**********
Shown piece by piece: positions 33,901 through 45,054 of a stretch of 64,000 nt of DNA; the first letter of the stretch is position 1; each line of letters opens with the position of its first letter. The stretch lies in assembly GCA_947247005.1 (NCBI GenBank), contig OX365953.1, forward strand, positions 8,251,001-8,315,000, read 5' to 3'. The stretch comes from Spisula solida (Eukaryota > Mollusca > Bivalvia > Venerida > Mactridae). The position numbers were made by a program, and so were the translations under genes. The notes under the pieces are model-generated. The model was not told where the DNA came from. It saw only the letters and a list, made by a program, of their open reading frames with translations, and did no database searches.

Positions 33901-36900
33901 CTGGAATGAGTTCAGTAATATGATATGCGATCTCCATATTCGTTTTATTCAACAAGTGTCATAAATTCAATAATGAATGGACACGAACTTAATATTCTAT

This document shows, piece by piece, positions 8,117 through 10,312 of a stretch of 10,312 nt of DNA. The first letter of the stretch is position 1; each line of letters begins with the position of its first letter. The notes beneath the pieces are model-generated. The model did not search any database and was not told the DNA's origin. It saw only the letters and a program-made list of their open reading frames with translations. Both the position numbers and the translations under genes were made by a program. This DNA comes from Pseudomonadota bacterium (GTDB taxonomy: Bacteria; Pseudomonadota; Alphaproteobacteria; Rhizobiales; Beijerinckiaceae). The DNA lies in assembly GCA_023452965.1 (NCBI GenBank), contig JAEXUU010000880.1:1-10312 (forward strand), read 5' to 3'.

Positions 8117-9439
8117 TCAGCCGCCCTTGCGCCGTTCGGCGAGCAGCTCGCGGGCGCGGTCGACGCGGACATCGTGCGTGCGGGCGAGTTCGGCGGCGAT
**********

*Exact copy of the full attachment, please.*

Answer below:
Shown piece by piece: positions 33,901 through 45,054 of a stretch of 64,000 nt of DNA; the first letter of the stretch is position 1; each line of letters opens with the position of its first letter. The stretch lies in assembly GCA_947247005.1 (NCBI GenBank), contig OX365953.1, forward strand, positions 8,251,001-8,315,000, read 5' to 3'. The stretch comes from Spisula solida (Eukaryota > Mollusca > Bivalvia > Venerida > Mactridae). The position numbers were made by a program, and so were the translations under genes. The notes under the pieces are model-generated. The model was not told where the DNA came from. It saw only the letters and a list, made by a program, of their open reading frames with translations, and did no database searches.

Positions 33901-36900
33901 CTGGAATGAGTTCAGTAATATGATATGCGATCTCCATATTCGTTTTATTCAACAAGTGTCATAAATTCAATAATGAATGGACACGAACTTAATATTCTAT

This document shows, piece by piece, positions 8,117 through 10,312 of a stretch of 10,312 nt of DNA. The first letter of the stretch is position 1; each line of letters begins with the position of its first letter. The notes beneath the pieces are model-generated. The model did not search any database and was not told the DNA's origin. It saw only the letters and a program-made list of their open reading frames with translations. Both the position numbers and the translations under genes were made by a program. This DNA comes from Pseudomonadota bacterium (GTDB taxonomy: Bacteria; Pseudomonadota; Alphaproteobacteria; Rhizobiales; Beijerinckiaceae). The DNA lies in assembly GCA_023452965.1 (NCBI GenBank), contig JAEXUU010000880.1:1-10312 (forward strand), read 5' to 3'.

Positions 8117-9439
8117 TCAGCCGCCCTTGCGCCGTTCGGCGAGCAGCTCGCGGGCGCGGTCGACGCGGACATCGTGCGTGCGGGCGAGTTCGGCGGCGAT